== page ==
The struggle between my heart and mind stays with me throughout the show, the back and forth between the apparent sincerity of so much of this work, and that cynical inner voice warning me that I was being put on. Fittingly, it is Kunath who addresses this dialectic, most specifically in I’m a confident liar (2010), another large drawing in oil pastel on black carbon paper. The content is either a large, geometric abstraction of colorful, tear-shaped marks separated into quadrants, or a view out of a vividly rain-splattered, four-pane window. Firstly, the way these drawings are made, by rubbing on the reverse of the transfer paper to “pick up” color from the oil pastel hidden underneath, employs a technique that by its very nature is “blind.” This faith-based process acts as a material parallel to the questions of trust the work explores. In the lower right hand corner are the hand-printed words “I’m a confident liar.” Appearing in the space where a signature might have been found a few decades ago, the words suggest that the signature of the artist—the sign of authenticity—is in reality inauthentic. So do we take Kunath at his word and dismiss him as a liar? Or do we trust him enough, in light of his blind process and his willingness to insert doubt into the viewing experience, to realize that he, too, is trying to come to terms with the opposing tendencies of sincerity and cynicism? Do we believe that he is indeed truthful when calling himself liar? And does that thus make him not a liar at all?

Of course, sincerity can only be apparent sincerity, for one can never know if the other is being honest, and anything really worth believing in—be it God, love, or the words of another—can never be known for certain. As to my sense of being manipulated, is that not just a manifestation of my own fear? If I let down my guard I might start to feel connected, thereby running the risk of being hurt. Yes, the cynical person, always on guard, driven by the fear that he will be wounded, is less easily manipulated, but he also misses out. He (okay, me) goes through life with an ironic resolve, but with fewer emotional connections, dear friends, and true loves. These questions, like so much else in my life at the time, seem to come down to trust and control. Do I relinquish control and trust another? Is it possible to have an emotional connection to artworks and to others without letting down my guard and giving up control?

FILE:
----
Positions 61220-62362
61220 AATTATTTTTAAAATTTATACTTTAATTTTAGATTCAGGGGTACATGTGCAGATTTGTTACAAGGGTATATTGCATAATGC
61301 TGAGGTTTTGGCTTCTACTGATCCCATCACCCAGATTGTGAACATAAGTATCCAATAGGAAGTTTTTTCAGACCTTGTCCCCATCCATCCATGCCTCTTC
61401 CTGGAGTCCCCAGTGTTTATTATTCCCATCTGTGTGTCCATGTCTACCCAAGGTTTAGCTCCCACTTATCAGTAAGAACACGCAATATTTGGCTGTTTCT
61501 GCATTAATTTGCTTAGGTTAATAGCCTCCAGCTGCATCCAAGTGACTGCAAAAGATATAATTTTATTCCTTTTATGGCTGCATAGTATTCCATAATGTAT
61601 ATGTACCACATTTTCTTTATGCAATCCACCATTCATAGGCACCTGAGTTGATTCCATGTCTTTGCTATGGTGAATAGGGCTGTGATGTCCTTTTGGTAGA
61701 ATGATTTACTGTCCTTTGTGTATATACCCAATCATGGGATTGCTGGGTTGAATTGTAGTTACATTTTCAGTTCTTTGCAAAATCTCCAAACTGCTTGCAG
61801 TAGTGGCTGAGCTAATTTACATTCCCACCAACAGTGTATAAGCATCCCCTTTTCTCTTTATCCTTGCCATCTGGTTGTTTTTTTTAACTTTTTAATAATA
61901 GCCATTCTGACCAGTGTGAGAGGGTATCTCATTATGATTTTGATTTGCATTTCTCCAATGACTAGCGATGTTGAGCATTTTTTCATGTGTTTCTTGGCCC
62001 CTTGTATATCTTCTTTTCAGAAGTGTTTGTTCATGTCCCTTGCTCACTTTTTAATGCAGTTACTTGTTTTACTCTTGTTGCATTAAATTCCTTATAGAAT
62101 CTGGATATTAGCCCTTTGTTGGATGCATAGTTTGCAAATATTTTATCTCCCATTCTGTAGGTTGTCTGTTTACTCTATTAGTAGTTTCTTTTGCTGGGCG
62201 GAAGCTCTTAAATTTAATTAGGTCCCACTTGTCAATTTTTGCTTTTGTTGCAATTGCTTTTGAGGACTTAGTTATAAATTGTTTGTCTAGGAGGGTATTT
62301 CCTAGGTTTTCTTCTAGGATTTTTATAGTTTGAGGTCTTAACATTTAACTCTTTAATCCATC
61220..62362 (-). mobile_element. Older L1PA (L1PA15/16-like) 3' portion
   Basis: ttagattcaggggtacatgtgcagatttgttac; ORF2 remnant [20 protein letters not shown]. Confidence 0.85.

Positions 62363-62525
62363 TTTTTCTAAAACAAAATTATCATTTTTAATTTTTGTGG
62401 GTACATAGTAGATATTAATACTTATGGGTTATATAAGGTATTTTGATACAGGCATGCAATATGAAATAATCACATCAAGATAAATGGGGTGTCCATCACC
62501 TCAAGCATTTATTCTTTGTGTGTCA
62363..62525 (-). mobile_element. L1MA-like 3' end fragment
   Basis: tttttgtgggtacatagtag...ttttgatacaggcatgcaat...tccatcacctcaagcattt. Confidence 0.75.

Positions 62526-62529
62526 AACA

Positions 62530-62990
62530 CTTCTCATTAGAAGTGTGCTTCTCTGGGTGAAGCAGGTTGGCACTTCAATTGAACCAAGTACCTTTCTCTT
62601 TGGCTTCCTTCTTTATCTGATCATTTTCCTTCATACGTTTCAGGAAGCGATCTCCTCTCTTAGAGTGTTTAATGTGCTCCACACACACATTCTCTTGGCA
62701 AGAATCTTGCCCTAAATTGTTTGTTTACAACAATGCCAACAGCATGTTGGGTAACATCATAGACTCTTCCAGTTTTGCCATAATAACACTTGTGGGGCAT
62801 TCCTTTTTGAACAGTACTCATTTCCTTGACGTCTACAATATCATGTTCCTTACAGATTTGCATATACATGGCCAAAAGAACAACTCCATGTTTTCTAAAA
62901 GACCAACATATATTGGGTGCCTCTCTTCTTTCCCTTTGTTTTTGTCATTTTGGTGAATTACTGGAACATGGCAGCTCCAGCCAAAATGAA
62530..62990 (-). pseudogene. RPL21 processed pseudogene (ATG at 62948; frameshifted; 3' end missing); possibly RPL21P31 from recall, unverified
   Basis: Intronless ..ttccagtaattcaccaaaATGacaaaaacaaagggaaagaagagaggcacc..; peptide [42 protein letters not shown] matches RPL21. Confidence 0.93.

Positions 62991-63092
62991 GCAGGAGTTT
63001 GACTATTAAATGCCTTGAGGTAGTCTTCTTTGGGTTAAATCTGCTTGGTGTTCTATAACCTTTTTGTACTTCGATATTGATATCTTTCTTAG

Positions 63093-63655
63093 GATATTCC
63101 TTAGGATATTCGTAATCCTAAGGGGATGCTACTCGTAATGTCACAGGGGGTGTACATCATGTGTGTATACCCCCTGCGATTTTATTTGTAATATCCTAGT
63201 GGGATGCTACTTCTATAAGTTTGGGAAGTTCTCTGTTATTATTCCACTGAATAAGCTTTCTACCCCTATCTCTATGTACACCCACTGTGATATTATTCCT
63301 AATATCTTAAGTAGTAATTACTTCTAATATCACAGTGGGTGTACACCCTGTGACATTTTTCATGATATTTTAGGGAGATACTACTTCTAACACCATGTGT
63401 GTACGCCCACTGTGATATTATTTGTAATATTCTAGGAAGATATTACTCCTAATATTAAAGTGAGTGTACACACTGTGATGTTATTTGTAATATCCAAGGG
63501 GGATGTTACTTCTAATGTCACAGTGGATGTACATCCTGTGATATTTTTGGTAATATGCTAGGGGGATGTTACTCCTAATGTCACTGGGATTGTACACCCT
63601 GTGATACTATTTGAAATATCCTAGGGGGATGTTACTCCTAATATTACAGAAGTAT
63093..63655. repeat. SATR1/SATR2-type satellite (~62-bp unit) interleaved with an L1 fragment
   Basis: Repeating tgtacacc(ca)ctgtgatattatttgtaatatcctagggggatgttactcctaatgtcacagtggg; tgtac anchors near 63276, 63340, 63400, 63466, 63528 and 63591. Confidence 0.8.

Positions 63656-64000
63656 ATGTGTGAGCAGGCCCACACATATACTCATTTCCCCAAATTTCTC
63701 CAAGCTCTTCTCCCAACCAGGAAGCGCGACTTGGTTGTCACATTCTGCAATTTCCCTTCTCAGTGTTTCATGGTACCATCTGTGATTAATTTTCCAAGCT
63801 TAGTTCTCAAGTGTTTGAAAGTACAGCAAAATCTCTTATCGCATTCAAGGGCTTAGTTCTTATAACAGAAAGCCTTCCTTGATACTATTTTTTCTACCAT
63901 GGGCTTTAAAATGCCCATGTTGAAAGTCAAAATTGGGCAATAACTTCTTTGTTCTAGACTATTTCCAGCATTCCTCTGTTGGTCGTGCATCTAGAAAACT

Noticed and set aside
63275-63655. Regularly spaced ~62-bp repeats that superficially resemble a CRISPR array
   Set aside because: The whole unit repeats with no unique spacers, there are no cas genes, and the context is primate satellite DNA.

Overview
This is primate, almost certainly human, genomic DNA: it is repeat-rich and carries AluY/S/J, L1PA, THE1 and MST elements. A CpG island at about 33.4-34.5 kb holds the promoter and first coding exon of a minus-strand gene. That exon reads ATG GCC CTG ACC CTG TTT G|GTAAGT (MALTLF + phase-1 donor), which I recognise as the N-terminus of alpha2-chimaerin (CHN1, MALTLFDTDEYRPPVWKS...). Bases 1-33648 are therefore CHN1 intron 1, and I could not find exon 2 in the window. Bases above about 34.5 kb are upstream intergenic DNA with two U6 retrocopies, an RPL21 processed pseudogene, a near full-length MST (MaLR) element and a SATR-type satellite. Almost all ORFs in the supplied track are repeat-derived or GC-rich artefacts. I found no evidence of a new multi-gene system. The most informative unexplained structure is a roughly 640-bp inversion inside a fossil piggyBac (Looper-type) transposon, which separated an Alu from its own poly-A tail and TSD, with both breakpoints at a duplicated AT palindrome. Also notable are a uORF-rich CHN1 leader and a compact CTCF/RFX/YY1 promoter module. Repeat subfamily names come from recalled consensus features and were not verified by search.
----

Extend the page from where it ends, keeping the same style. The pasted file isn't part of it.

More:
Trust. Trust is what I believe this show calls for, and is ultimately its subject. Trust requires of you to believe in another person or in something that cannot be objectively proven. When I let my guard down and truly let the work in the show do what it wants to do, when I trust it, the results can be powerful. I can experience the touch of Raymond’s lovers or recognize the sadness in Kunath’s anguish. That isn’t to say that I don’t know how or why this identification works, it’s just to say that I don’t stand in the way from letting it happen in the moment. In simple terms, I choose to go with it.

Karl Haendel is an artist who makes drawings, installations, and public projects. This spring he will have solo exhibitions at Galleria Raucci/Santa Maria, Naples and Yvon Lambert, Paris.